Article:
In the summer of 1985 I started in the audiovisual industry and the small company I joined experimented with interactive video. We called it New Media. We were trying to mix text, graphics, video, stills and audio into longform and meaningfull interactive experiences, mostly aimed at well defined groups of people for training purposes. Then came along videodisc (Laservision, as Philips called it). And I even remember the very early days of cd-rom. At the time we looked at the US for interesting opportunities and read The Videodisc Monitor. Monthly delivered snailmail of 8 pages black and white reading, filled with examples, I then would try to market in Holland.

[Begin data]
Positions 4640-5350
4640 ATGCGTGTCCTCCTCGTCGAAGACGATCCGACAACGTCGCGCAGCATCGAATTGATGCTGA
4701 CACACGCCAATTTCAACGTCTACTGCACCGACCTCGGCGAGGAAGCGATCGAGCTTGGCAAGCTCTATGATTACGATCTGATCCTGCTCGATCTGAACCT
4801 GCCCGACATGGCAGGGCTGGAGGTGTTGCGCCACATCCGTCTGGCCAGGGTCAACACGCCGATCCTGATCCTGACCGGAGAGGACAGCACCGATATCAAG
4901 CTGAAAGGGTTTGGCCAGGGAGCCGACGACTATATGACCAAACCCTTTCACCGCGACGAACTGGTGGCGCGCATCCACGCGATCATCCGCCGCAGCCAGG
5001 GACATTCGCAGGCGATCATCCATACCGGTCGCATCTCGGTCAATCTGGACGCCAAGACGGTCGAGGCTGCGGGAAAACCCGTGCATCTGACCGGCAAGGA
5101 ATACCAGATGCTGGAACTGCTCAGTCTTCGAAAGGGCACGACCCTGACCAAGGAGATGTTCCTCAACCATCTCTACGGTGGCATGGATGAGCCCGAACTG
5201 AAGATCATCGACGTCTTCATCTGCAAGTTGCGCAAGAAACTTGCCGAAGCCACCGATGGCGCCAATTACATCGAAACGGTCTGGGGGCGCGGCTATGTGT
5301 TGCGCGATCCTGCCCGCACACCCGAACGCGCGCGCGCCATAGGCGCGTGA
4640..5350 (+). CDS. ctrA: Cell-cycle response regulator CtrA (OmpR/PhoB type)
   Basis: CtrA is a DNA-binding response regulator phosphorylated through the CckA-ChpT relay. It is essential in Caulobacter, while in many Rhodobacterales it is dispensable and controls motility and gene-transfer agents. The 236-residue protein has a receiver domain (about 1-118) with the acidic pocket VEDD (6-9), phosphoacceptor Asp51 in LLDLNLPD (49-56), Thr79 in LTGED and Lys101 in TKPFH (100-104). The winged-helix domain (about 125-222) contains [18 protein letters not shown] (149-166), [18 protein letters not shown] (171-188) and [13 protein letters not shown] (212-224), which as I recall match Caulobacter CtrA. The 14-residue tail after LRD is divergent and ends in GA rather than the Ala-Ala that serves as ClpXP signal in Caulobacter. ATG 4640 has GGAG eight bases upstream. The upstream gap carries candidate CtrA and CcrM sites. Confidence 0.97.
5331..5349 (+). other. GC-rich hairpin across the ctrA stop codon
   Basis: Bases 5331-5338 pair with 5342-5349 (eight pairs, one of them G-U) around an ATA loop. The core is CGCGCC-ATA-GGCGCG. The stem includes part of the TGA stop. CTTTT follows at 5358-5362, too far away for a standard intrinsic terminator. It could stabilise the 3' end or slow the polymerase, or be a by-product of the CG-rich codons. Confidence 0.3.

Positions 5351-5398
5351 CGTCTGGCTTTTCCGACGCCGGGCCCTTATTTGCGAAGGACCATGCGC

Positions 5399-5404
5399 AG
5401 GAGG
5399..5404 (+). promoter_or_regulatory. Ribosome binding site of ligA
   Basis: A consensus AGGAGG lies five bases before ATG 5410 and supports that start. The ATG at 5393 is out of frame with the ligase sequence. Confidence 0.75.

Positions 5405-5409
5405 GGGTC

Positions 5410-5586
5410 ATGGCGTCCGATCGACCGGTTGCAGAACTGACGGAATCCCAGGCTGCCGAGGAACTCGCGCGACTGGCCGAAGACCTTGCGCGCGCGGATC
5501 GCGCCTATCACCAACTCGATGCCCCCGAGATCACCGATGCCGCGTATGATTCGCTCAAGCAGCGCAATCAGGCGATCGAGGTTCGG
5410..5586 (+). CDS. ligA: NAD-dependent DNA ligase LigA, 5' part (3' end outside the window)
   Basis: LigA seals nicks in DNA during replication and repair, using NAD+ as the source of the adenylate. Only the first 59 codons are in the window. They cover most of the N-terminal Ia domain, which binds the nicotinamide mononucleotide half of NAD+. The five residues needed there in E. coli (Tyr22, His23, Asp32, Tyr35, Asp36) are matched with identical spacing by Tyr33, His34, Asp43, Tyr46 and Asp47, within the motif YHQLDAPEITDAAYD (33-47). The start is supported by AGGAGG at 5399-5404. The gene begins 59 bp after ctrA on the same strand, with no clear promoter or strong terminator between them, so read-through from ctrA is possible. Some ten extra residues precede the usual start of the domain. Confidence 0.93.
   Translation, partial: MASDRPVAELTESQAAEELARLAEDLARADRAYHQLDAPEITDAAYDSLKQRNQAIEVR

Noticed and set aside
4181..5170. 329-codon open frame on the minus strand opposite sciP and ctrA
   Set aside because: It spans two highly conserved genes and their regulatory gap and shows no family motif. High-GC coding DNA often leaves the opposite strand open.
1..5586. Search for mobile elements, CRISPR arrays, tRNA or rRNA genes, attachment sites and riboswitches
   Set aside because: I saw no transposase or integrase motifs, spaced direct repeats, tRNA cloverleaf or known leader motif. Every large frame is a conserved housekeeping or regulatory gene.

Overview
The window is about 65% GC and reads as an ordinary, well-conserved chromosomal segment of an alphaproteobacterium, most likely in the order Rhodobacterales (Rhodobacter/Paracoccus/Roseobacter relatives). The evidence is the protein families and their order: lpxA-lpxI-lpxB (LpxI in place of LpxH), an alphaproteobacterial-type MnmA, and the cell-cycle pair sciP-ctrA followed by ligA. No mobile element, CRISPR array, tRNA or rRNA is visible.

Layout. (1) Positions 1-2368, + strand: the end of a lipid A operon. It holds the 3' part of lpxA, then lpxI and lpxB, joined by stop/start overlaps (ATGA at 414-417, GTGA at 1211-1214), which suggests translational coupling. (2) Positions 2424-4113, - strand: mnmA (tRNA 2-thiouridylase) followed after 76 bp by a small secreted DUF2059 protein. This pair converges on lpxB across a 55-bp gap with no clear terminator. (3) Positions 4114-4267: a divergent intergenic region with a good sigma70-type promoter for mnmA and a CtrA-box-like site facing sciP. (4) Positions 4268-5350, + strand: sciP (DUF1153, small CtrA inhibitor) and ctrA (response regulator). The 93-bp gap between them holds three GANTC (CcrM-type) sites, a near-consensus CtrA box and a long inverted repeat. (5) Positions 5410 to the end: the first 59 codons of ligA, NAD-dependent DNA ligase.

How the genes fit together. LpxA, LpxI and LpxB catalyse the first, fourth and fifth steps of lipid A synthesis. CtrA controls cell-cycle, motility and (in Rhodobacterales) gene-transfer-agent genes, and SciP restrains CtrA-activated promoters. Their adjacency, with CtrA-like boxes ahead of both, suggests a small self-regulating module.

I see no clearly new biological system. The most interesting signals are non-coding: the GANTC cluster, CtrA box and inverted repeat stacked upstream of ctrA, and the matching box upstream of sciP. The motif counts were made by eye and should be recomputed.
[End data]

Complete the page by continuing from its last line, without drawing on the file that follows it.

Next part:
New Media were new, because they were interactive. New Media were also new, because once in a while some company came up with something new. Like CD-i. When that happened I watched the entire Dutch interactive community drop videodisc and embrace CD-i. Leaving me perplexed and stunned, because I thought we were in the business of creating interactive experiences, not pushing physical media.
That time I encountered the real meaning of the word (or should I say ‘frame’) ‘New’:
- stop what you’re doing, declare it dead or non existent
- embrace the new New
- keep following every hype
- evangelize the New
It is funny to notice that today’s most promising new New Medium (the iPad) will bring on real longform multimedia interactive experiences. Back at the beginning. Maybe it is new afterall?